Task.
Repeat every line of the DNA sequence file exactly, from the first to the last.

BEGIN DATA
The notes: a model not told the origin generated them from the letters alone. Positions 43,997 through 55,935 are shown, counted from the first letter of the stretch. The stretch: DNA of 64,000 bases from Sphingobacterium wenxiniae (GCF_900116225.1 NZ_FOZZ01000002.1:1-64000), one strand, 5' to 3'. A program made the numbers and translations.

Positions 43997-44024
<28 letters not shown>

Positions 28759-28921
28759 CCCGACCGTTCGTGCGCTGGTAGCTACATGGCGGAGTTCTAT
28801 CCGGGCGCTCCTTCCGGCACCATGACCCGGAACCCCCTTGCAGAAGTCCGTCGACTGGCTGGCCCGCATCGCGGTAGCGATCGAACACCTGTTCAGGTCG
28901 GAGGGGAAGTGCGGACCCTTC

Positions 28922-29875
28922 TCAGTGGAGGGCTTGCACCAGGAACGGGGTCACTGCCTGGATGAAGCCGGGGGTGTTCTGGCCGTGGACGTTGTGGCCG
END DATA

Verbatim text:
The notes: a model not told the origin generated them from the letters alone. Positions 43,997 through 55,935 are shown, counted from the first letter of the stretch. The stretch: DNA of 64,000 bases from Sphingobacterium wenxiniae (GCF_900116225.1 NZ_FOZZ01000002.1:1-64000), one strand, 5' to 3'. A program made the numbers and translations.

Positions 43997-44024
<28 letters not shown>

Positions 28759-28921
28759 CCCGACCGTTCGTGCGCTGGTAGCTACATGGCGGAGTTCTAT
28801 CCGGGCGCTCCTTCCGGCACCATGACCCGGAACCCCCTTGCAGAAGTCCGTCGACTGGCTGGCCCGCATCGCGGTAGCGATCGAACACCTGTTCAGGTCG
28901 GAGGGGAAGTGCGGACCCTTC

Positions 28922-29875
28922 TCAGTGGAGGGCTTGCACCAGGAACGGGGTCACTGCCTGGATGAAGCCGGGGGTGTTCTGGCCGTGGACGTTGTGGCCG